At the Pit’s Mouth

Notes on the text

These notes, by John McGivering, are partly new, and partly based on the ORG. The page and line numbers below refer to the Macmillan (London) Standard Edition of Wee Willie Winkie and Other Stories, as published and frequently reprinted between 1899 and 1950.


[Page 34, Title] This has echoes of the Old Testament, including “Whoso diggeth a pit shall fall therein.” (Proverbs, 26, 27) and should not be confused with “The Perils of the Pits” which is Part III of “In the Giridih Coalfields” (From Sea to Sea, Vol. 2)

[Heading] These lines are from verses two and eighteen of “The High Tide on the Coast of Lincolnshire” by Jean Ingelow (1820–97) (slightly amended). See “My Son’s Wife” (A Diversity of Creatures) where it is quoted by Connie Sperrit

[Page 34, line 2] Tertium Quid (Latin) ‘a third something’.
Can also be used to signify an adulterer. Appears in “The Ring and the Book”, a long poem by Browning, one of Kipling’s favourite poets, whom he also parodies. Also in “King of the Khyber Rifles” by Talbot Mundy (1879-1940) who has been compared with Kipling and Haggard. It is also an important case in American law.

[Page 34, line 8] Jakko… Observatory Hill pleasant rides on the outskirts of Simla

[Page 34, line 14] Staff appointments considered by some to be better than regimental soldiering.

[Page 35, line 5] four hundred rupee bracelets An expensive bracelet, worth some £30 in the 1960s and probably £600 today. (More than a month’s pay for Kipling when he started on the CMG.)

[Page 35, lines 13 – 33] Simla is a strange place etc a somewhat ambiguous statement calculated to lead the reader to suspect that there may well be something amiss !

[Page 36, lines 1 – 8) the sanctity of the marriage bond etc. A curious statement for those days implying that some couples in open adulterous relationships would be received in society at Simla and some would not. Men were dependent on their professions for their income, while women without private means were utterly dependent on their fathers or husbands for support as discussed in the notes on “A Wayside Comedy” next in this volume and in “Miss Youghal’s Sais” (Page 29, line 22).

There was, in India, nowhere for Europeans to hide unless they ‘went native’ like MacIntosh Jellaludin in “To be Filed for Reference”, or had special knowledge of languages and culture like Kim or Strickland and it is doubtful if Strickland could have earned his living as a groom ! It would be a most uncomfortable existence. like that of MacIntosh, even if he did marry the woman with whom he lived.

[Page 36,, line 15] muff a female fashion accessory usually of fur for keeping the hands warm

[Page 36, line 27] Elysium North of the Mashobra Tunnel

[Page 36, line 29] the Cart Road the old road from Kalka to Simla. See “Garm – a Hostage” p.75, in “Actions and Reactions” for the journey by train to Umballa and then horse-drawn carriage to Kalka and thence by tonga or curricle to Simla. See also Kipling’s India p. 163 for a description of the journey; also the verses “As the Bell Clinks”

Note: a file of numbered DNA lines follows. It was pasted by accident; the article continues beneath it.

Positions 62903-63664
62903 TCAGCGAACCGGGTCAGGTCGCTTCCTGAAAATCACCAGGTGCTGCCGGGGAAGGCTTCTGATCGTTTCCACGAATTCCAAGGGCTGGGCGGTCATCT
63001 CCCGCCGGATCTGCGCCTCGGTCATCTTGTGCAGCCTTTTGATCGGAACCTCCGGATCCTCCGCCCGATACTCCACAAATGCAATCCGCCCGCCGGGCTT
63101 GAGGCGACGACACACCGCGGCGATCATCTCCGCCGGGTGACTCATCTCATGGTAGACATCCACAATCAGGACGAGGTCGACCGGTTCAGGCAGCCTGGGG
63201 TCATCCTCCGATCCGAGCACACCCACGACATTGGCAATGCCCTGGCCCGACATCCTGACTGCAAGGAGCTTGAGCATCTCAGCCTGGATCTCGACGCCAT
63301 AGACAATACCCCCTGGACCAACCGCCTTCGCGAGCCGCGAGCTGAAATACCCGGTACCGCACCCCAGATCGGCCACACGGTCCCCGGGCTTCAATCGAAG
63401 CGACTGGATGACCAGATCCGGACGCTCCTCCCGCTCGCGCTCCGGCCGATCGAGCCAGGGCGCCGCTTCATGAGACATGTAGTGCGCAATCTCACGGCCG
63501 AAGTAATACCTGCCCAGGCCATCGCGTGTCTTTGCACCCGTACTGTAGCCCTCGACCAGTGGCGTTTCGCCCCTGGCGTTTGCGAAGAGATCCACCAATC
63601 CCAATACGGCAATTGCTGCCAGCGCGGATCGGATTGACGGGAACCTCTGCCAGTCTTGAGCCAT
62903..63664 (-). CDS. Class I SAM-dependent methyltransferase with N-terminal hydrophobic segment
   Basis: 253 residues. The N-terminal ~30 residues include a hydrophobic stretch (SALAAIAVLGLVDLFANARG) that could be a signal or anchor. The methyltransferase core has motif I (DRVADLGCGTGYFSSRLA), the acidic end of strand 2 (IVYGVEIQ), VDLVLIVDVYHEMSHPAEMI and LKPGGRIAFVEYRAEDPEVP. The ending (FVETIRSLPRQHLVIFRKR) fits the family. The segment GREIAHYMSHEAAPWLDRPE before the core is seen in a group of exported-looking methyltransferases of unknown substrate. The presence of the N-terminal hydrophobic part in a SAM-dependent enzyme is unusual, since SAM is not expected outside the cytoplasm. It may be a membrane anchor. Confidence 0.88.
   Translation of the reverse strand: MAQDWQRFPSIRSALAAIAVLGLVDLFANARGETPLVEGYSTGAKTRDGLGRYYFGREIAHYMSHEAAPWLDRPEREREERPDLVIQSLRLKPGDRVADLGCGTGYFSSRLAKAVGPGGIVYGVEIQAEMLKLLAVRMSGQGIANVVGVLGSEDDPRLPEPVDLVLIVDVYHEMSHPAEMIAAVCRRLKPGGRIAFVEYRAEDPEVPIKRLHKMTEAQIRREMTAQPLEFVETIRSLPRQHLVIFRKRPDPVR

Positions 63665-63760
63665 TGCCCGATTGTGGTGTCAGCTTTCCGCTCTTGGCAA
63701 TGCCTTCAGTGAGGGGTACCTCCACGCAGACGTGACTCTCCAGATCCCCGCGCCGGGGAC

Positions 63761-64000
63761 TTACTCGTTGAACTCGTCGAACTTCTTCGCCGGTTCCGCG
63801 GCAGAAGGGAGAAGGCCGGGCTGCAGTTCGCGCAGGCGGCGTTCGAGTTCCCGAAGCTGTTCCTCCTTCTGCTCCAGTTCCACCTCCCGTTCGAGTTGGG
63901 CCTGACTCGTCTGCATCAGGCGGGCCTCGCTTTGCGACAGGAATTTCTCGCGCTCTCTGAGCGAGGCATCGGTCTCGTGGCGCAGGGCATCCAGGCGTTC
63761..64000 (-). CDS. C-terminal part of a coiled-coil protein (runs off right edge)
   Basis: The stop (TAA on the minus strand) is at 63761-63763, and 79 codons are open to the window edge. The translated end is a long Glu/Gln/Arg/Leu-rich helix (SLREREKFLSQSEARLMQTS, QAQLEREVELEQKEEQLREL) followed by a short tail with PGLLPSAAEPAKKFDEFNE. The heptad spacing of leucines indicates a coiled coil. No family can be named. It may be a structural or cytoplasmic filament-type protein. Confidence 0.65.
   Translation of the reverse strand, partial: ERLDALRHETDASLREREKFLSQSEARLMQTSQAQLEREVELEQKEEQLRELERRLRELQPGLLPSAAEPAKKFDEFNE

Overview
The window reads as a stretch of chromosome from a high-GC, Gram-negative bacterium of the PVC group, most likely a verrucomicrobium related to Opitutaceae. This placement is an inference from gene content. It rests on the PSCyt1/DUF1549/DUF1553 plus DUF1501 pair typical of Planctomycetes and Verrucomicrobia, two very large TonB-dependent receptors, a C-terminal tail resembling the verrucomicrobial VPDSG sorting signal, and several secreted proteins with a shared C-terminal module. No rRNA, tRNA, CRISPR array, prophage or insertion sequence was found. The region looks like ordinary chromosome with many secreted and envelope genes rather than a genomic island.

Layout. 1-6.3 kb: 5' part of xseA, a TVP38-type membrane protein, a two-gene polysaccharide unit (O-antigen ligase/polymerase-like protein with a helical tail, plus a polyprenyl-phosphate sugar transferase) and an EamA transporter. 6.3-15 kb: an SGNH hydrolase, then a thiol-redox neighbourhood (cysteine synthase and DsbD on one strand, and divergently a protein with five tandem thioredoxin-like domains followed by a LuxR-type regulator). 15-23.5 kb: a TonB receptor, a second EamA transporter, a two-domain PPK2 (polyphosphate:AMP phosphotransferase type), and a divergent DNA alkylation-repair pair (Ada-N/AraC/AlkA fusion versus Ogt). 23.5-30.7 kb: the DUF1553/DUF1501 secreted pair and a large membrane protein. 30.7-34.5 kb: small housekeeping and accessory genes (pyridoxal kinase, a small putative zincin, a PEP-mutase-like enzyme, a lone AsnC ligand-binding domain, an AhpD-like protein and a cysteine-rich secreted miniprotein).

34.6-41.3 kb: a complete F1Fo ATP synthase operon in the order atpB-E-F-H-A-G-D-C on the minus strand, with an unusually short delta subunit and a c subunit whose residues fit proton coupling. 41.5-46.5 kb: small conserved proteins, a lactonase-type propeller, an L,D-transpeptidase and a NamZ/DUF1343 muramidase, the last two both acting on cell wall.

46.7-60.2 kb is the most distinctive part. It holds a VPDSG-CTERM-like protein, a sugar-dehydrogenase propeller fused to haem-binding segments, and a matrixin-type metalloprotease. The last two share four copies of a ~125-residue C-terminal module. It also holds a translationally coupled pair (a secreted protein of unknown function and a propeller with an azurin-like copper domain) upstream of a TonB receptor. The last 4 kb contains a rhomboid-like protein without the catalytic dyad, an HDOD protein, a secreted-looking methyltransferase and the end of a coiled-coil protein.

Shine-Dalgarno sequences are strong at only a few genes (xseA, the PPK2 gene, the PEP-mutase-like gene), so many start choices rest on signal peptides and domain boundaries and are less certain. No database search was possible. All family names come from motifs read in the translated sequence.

[Page 36, line 29] the Tara Devi gap about four miles south of Simla.

[Page 37, lines 9–11] Rs. 1050 a month Saumarez, in “False Dawn” in Plain Tales from the Hills who ‘carried enough conceit to stock a Viceroy’s Council …’ had nearly Rs 1400 per month which was a very good salary at the time.

[Page 37, line 30] the Cemetery There is one shown on the plan just under a mile south of Christ Church, by Chota Simla: it would probably have been unfrequented except for the occasional funeral, and so a good rendezvous for the lovers. It may have been suggested by Kipling’s article in the Civil and Military Gazette in July 1885. which we have not traced. But Pinney in Kipling’s India p. 170, reprints an article from the Pioneer of 14 August 1886 which tells of the Old Cemetery of 1828 or thereabouts , “just above the Chota Simla dip”. It is not clear which cemetery is the scene of this story. See the poem “The Undertaker’s Horse”.

[Page 38, line 5] Rockcliffe Hotel later Clarke’s Hotel, on the Mall almost opposite the Bandstand.

[Page 38, line 32] ayahs nursemaids

[Page 38, line 33] Cantonments (Pronounced ‘cantoonments’) Permanent military settlements usually outside existing towns. (From Old French canton, meaning ‘corner’ or ‘district’).

[Page 39, line 18] ulster in this context, a long loose overcoat first produced in Northern Ireland.

[Page 39, line 21] … a goose had walked over my grave This is an old superstition, occasionally mentioned when a person has a slight shiver and perhaps ‘gooseflesh’ or pimples on the skin due to cold or fright. (Any information on the origin would be welcomed. Ed.)

[Page 39, line 33] the Mashobra Tunnel Mashobra is five miles to the east of Christ Church and Fagu is five miles further on the way to Narkanda – 30 miles from Simla and mentioned in “Lispeth”. (Plain Tales from the Hills).

[Page 40, line 10] snaffle in this context, a jointed bit, less severe than the usual curb.

[Page 40, line 23] shod with satin stepping very delicately.

[Page 42, line 6] Indian corn maize.

[Page 42, line 12} Medusa one of the Gorgons of ancient Greek legend – she had been a beautiful maiden, but the goddess Athena changed her hair into snakes as a punishment for having two sons by Poseidon, the sea-god. Medusa was so hideous that all who saw her face were turned to stone.

[J. McG.]